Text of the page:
A major contributing factor to why and how LOC-I is responsible for nearly 50% of all fatalities in General Aviation (in fact, in all sectors of aviation worldwide) is related to a fundamental deficiency in the entire airman certification processes in the USA, EASA, and around the world to address LOC-I effectively. Although the terms ‘Loss of Control In-flight’, ‘LOC-I, ‘UPRT’, and ‘Upset Prevention and Recovery Training’ have been sprinkled around more of the FAA and EASA documentation–much of it accurately–these mentions don’t significantly alter the apparent reality that modernized ICAO and LOCART UPRT solutions are currently beyond today’s CFIs to deliver safely and effectively, even if the comprehensive ICAO/LOCART-compliant on-aircraft UPRT programs were being adopted, which they aren’t. The GAJSC efforts on LOC-I, a respectable and thorough body of work on LOC-I awareness and prevention, primarily bolsters what the industry is doing already (which is wonderful to see). Yet, these safety enhancements don’t address Upset Prevention & Recovery Training as a primary training intervention as espoused by ICAO, the FAA LOCART ARC, and other safety-minded organization such as the International Air Transport Association in it’s outstanding industry document titled ‘Guidance Materials and Best Practices in the Implementation for the Implementation of Upset Prevention and Recovery Training‘.
Although EASA has taken a step in the general direction of delivering on-aircraft UPRT and created a body of work to implement some of its convenient aspects, EASA faces the same problem as the GA division of the FAA’s ACS team; the necessary critical UPRT interventions aren’t being instituted, nor do the instructors expected to provide UPRT have the knowledge, experience, and skills to deliver effective ICAO / LOCART UPRT.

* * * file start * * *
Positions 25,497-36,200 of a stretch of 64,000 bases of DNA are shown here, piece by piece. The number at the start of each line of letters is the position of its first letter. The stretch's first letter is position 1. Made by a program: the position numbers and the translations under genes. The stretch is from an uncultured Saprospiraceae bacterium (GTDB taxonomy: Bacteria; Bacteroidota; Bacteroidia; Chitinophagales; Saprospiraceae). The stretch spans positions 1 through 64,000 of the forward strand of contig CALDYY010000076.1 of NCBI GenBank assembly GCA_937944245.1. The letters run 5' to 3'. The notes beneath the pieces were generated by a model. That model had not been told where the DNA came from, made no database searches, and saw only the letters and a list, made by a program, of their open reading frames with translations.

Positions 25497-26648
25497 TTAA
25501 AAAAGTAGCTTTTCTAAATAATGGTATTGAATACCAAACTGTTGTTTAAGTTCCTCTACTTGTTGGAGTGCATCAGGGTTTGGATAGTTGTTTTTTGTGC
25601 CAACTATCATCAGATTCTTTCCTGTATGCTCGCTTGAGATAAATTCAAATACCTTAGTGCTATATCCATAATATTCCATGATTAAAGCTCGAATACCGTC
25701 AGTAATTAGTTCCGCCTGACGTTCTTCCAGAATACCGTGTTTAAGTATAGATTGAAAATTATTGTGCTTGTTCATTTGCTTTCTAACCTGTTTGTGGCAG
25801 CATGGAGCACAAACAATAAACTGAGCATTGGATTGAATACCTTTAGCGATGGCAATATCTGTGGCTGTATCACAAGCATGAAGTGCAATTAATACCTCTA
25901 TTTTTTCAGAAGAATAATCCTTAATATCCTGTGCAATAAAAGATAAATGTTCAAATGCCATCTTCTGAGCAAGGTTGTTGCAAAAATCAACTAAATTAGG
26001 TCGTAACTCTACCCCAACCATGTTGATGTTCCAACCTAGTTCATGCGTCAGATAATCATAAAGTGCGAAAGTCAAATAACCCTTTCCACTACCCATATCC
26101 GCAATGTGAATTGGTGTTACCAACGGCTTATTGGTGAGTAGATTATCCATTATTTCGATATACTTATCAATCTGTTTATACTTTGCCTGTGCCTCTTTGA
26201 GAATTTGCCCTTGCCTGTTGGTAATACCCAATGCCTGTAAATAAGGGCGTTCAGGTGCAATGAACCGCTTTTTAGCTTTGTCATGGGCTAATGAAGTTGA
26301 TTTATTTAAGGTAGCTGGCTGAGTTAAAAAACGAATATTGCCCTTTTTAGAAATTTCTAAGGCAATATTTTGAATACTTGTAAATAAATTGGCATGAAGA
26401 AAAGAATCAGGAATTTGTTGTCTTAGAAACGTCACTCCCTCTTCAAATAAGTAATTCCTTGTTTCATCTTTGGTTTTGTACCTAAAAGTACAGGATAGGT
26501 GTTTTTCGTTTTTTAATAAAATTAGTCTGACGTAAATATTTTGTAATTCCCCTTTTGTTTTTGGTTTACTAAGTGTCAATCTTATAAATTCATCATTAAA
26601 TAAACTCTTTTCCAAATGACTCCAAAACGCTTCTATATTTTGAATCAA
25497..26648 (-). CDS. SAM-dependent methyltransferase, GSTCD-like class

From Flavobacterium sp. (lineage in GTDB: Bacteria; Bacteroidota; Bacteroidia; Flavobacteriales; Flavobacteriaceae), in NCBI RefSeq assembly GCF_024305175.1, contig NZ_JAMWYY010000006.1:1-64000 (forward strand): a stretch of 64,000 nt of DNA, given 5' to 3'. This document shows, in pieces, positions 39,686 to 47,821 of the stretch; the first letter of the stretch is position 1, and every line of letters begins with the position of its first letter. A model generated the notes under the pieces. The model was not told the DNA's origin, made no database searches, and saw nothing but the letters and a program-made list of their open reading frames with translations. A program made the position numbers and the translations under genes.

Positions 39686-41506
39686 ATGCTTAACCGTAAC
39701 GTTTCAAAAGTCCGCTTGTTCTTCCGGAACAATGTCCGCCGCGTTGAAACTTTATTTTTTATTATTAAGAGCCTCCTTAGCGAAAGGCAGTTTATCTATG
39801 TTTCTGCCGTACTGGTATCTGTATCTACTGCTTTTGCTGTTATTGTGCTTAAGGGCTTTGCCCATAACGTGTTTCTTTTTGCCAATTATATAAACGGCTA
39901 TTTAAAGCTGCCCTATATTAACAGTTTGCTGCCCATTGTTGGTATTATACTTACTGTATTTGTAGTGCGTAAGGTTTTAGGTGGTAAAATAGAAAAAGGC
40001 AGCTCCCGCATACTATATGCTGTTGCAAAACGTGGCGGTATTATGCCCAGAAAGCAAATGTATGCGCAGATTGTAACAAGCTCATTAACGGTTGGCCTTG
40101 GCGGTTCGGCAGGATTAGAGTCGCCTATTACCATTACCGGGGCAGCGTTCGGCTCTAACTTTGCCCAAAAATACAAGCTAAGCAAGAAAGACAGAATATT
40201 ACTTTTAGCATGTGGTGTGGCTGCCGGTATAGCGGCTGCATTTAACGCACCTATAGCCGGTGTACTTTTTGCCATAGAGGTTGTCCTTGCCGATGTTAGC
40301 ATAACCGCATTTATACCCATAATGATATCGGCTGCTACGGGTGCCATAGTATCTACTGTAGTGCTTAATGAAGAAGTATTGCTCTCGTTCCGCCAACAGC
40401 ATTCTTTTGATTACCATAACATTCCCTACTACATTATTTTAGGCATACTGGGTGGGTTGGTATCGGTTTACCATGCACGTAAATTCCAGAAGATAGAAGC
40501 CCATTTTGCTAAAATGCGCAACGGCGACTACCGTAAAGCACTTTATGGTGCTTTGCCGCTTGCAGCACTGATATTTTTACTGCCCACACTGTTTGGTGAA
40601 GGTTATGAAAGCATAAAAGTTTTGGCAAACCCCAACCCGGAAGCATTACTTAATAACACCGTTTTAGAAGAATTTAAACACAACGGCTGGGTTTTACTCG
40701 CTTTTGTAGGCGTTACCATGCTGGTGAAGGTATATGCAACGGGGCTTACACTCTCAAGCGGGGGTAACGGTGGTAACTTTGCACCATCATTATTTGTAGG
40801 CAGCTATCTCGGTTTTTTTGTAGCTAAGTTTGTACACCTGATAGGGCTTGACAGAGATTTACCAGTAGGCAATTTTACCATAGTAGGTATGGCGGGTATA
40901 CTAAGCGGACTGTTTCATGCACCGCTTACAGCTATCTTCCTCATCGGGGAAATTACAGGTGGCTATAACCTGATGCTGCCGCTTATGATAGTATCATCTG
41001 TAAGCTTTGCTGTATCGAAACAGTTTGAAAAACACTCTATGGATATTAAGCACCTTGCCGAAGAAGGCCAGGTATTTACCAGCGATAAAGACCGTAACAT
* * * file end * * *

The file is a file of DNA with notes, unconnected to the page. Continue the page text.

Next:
Different Perspectives on UPRT in Recent News
Contrast Upset Prevention Training Offers Huge Safety Gains with the minimalist approach of LOC-I Training Will Be Added to EASA Licensing in the media during the same month of June 2017. In a nutshell, aviation’s #1 fatal threat to air safety and #1 cause of accidents throughout Europe, the USA, and around the world will not be significantly impacted by “existing training syllabi [being] slightly revised to introduce UPRT elements”. In other words, EASA licensing training is pretty much delivering what it was doing before under a revised name. EASA has made a minor step in the right direction. Hopefully the FAA’s ACS developments over the next few months will reset their approach to LOC-I mitigation to align with the paradigm shift flushed out by the world’s leading safety experts who developed ICAO Doc 10011 on UPRT in conjunction with the FAA’s LOCART ARC. In time, those who deeply understand the threat of LOC-I and the aviation training industry’s current chronic inability to address it effectively hope that the Global Standard in UPRT is adopted as envisioned and directed by ICAO. Fortunately, these experts spoke to the industry loud and clear through ICAO Doc 10011 and the FAA LOCART ARC. Unfortunately, General Aviation in Europe and the United States doesn’t seem to be listening or, in their defense, these GA bodies may just not have the knowledge and experience to design the delivery of comprehensive ICAO LOC-I solutions that substantially improve air safety.
In Closing on ACS UPRT
AC 120-111 on upset prevention and recovery training says it best in the section devoted to the importance of the UPRT instructor. It states, “The key to effective UPRT is the instructor. The safety implications and consequences of applying poor instructional technique, or providing misleading information, are more significant in UPRT compared with some other areas of pilot training. Therefore, an essential component in the effective delivery of UPRT is a properly trained and qualified instructor who possesses sound academic and operational knowledge.” This is why a rating specific to the delivery of UPRT should be required in order to ensure the safety of UPRT flight operations.